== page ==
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Case study 5: Senior manager wellbeing in IAPT – Healthy Minds Buckinghamshire


Remote working, combined with an expanding service, had a negative impact on senior management team (SMT) wellbeing at Healthy Minds. It contributed to staff absences, meeting ineffectiveness and missed deadlines. We created a 30 minute slot during weekly (remote) SMT meetings to collaboratively identify and address causes. This helped increase SMT engagement in wellbeing conversations, renewed individual optimism about working in IAPT, led to some streamlined processes and improved team focus.

Staff wellbeing issue

SMT worked incredibly hard on their clinical work, remotely during the pandemic, growing management responsibilities and dealing with excessive amounts of email and virtual meetings. This resulted in work-overload and stress leading to SMT absences. These effects may have been exacerbated because most SMT members were new leaders, everyone was supporting a significant number of trainees and new starters who had joined remotely, there was pressure to meet IAPT expansion targets and there were some key SMT vacancies.

Actions taken

A weekly protected 30 minute slot within SMT meetings, often at the start, sought to identify and address issues affecting SMT wellbeing. This intentionally prioritised the wellbeing agenda within SMT. We wanted the time to be reflective and action-oriented, making a real difference to working-life in the service. It was agreed it was a shared responsibility for progressing this work.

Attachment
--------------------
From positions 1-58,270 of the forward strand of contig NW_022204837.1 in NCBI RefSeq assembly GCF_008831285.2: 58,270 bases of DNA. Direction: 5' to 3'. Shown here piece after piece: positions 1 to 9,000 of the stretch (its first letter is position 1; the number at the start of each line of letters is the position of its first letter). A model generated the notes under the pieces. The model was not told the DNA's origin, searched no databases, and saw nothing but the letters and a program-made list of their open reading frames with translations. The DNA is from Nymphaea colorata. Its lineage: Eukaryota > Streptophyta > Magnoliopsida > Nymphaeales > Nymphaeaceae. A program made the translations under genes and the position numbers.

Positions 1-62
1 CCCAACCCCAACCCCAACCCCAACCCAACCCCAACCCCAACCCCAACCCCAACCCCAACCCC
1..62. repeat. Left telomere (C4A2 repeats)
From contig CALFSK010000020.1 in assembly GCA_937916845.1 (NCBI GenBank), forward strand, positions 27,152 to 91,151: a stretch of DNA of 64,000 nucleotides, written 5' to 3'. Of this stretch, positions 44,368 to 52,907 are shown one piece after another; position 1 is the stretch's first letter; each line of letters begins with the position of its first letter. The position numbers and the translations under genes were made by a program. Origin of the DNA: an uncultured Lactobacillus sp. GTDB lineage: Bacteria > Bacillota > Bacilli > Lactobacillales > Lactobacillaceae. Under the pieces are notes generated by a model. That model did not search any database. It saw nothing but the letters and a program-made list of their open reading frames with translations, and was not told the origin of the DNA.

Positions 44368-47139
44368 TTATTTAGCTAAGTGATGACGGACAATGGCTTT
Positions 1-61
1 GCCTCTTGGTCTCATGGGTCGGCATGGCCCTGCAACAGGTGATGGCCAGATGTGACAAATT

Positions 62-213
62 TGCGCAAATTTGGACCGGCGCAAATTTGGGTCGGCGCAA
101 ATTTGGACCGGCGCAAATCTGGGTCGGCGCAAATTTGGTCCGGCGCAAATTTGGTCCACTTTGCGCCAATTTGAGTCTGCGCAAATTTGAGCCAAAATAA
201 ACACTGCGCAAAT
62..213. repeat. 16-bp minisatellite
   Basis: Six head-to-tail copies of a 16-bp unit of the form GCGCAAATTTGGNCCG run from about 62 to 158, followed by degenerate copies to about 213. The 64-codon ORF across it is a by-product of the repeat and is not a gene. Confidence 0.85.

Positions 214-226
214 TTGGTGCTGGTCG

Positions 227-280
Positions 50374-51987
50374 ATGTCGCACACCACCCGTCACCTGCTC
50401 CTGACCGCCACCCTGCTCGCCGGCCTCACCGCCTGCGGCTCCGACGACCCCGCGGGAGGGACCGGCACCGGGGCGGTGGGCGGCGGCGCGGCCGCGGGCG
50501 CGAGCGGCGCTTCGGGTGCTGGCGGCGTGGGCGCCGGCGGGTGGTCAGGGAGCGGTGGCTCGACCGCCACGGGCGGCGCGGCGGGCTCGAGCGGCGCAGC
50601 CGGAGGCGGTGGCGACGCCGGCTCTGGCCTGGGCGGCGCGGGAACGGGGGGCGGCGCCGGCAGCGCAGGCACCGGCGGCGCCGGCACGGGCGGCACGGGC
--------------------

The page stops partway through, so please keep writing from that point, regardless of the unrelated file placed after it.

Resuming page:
We made early progress with every SMT member documenting their workload. This revealed the disproportionate amount of time spent in meetings and in managing staff remotely. It then enabled each team member to identify what tasks should be retained, postponed or redistributed. A large number of tasks were then moved from clinical to operational staff.

We also held two practical workshops on managing meetings and effective email communication – where SMT collaboratively shared their top tips for managing meetings and improving email communication. This resulted in an updated electronic communication Standard Operating Procedure (SOP) for the whole service.

During another wellbeing slot we started our process of exploring, identifying and agreeing a valued-based service-vision, that could in future help us anchor our service activities on those furthering our vision and enabling us to become more focused. This exercise was grounded in our personal values and what matters most to SMT members. The exercise will be further expanded to the whole service shortly.


We know that cultivating good wellbeing in the SMT team is something to be continued into the long-term. However, even after only a few wellbeing slots all members of the SMT anecdotally reported feeling more positive about their wellbeing and working life. They also expressed how trust and psychological safety was growing amongst SMT – we believe this was from the collaborative and interactive activities used in the wellbeing slot.

We believe our approaches are gradually reducing the number of unnecessary meetings and emails in the service, and we have a stronger sense of our emerging shared vision which is motivational.

We have also observed that although we ‘lost’ 30 minutes of our standard SMT meeting to wellbeing matters, we have been fully able to complete other business in the remaining time without need to extend the meeting overall. This demonstrates how motivational and energising our focus on wellbeing has been and how better focused we have become as an SMT.

Next steps

The wellbeing slot is now permanently on the weekly SMT agenda. We will continue to spend time getting to know each other to increase trust and psychological safety and complete our vision and values exercise with the whole service. We will also continue to identify and learn about other areas for service development, that also benefit staff wellbeing, including improving SMT recruitment and retention, and embedding a compassionate leadership approach.